Here’s the Chef Trick to Getting Restaurant-Quality Results When Cooking Meat

Air-dry meats in the refrigerator for browned crusts and crispy skin.

Raw steaks

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Achieving the perfect, golden brown crust on a thick and juicy ribeye steak, a crispy and lacquered skin on a whole roast duck, or a smoky and juicy side of salmon is easier than you think. The key is to start with a completely dry surface, and you can achieve that simply by letting the meat chill in the refrigerator uncovered for a few hours prior to cooking.

Why should you air-dry meat before cooking?

Most meats sold in grocery stores are packaged in airtight containers, which are great for locking out unwanted odors and slowing the rate of oxidation. The problem is that these packages also trap in moisture, which is the enemy of browning and crisping. 

A dry surface is more likely to crisp, brown, and caramelize. Moisture on the surface must evaporate before browning is able to happen, and if you wait until you cook the meat for it to dry, oftentimes the protein will be overcooked by the time the surface is dry enough to take on color. 

What meats benefit from air-drying?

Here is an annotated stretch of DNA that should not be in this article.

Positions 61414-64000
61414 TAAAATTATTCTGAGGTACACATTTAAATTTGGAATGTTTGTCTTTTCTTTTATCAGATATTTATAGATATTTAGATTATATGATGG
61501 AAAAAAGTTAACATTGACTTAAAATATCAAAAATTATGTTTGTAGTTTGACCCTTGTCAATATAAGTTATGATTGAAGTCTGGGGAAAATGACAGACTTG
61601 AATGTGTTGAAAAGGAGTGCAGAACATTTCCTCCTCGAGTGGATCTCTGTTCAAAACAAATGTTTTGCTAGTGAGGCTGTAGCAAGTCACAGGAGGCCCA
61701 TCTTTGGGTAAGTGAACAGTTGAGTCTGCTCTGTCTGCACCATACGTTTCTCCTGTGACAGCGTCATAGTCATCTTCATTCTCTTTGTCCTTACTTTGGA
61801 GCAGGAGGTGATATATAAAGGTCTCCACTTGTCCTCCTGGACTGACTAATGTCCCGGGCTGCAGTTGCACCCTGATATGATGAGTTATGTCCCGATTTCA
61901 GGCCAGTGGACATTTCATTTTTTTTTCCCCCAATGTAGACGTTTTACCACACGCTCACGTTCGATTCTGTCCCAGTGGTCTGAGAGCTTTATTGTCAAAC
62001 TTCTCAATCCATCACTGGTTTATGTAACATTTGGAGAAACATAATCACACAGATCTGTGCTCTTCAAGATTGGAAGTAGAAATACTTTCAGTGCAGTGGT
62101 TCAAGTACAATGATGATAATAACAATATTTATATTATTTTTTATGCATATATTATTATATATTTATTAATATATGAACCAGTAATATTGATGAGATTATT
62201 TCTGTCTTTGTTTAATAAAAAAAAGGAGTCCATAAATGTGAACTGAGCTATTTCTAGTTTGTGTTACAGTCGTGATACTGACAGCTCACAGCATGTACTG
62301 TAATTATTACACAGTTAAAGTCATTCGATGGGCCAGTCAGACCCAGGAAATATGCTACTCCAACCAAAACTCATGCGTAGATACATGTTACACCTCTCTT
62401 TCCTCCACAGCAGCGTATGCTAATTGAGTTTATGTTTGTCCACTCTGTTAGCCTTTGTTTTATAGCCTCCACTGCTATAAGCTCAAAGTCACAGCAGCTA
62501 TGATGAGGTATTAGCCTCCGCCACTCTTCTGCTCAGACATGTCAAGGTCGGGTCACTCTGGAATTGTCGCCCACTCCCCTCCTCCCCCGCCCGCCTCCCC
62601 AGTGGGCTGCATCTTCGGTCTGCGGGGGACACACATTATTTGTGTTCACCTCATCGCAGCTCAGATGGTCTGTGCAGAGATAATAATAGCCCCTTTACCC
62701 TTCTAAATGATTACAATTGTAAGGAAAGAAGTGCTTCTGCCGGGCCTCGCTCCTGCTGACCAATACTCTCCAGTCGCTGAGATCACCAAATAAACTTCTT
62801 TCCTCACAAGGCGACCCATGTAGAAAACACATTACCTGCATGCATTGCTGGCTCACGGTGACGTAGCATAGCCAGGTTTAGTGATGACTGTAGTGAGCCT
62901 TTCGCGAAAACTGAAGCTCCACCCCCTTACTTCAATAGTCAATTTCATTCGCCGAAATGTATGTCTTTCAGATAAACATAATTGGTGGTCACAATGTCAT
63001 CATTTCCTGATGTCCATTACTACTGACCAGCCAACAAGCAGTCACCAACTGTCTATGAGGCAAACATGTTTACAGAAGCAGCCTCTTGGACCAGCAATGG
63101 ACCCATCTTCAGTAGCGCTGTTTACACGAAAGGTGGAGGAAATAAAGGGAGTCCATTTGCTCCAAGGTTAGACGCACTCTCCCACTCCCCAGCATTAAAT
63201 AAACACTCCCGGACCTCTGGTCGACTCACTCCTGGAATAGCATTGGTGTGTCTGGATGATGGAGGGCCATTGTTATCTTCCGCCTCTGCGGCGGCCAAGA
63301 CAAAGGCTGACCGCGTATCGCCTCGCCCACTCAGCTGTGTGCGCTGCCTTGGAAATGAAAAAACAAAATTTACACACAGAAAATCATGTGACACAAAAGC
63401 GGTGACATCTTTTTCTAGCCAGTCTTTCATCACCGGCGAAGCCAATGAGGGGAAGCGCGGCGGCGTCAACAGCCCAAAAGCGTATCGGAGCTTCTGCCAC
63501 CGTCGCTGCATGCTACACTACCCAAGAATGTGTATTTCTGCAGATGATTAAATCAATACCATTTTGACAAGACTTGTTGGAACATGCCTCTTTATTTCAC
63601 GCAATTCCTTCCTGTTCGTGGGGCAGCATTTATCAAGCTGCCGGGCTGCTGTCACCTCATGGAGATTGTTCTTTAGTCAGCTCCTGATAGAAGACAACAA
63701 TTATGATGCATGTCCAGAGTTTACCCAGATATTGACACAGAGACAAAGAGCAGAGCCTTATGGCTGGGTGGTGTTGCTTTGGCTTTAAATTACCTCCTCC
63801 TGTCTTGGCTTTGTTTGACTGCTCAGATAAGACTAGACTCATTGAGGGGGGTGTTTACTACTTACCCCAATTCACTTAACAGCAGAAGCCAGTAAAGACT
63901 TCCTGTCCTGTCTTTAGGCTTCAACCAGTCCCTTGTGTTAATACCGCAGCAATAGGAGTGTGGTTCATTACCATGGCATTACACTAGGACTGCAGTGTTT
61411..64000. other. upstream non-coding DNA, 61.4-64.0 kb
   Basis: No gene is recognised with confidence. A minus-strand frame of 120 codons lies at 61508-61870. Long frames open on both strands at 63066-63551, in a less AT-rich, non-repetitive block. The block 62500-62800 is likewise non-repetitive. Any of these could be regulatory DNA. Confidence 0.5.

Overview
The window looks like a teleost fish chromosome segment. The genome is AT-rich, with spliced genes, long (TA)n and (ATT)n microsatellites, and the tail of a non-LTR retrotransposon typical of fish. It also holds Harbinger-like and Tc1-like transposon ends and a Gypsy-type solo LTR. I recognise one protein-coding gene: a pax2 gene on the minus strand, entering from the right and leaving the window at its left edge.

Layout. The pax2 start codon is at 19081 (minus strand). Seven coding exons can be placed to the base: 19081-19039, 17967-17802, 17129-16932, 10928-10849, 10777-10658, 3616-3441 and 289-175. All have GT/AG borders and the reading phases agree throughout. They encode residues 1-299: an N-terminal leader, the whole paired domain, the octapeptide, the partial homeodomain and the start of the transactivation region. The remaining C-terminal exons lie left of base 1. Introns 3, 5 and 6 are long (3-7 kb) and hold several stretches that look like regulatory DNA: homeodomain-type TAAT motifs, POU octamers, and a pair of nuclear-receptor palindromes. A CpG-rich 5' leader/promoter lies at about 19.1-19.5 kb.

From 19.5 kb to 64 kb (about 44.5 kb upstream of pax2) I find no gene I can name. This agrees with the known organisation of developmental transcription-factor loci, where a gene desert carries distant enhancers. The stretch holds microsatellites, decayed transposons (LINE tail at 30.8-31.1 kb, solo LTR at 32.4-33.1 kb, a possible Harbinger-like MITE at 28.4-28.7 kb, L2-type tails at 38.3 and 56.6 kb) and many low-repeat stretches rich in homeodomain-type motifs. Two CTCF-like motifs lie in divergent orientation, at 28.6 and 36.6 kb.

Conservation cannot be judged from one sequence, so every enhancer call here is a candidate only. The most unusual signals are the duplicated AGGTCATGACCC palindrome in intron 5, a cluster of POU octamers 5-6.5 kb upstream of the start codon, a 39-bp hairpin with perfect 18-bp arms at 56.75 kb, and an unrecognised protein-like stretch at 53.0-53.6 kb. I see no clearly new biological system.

Beef, pork, and lamb form a better crust, while keeping the interior juicy and tender, when the surface has been air-dried for at least a few hours. This works for both large cuts like prime rib and also small individual cuts like lamb chops or pork chops. The same applies to skin-on poultry, such as chicken, turkey, or duck, both whole birds and smaller cuts like skin-on thighs or breasts. 

If you’re planning to smoke meat or fish, air-drying is extra important. The meat will form a dry, slightly tacky, surface called a pellicle, which allows the smoke to better adhere to the surface of the meat for smoky ribs, brisket, fish, and more. 

Even meats that have been soaked in a wet marinate benefit from a few hours of air-drying before they hit the grill. This encourages grill marks and flavorful charring, rather than steaming.

How to air-dry meat 

Place a wire rack in a rimmed baking sheet. Pat the protein dry with paper towels, place it on top of the rack and transfer it to the refrigerator uncovered. The rack allows the air to circulate and dry the surface of the meat on all sides. Large cuts of meat with greater surface area should air-dry in the fridge for one to three days. Smaller cuts of meat only need to air-dry for about four hours, or up to overnight. Once the surface of the protein is dry to the touch, it’s ready to be roasted, grilled, smoked, or seared to perfection.

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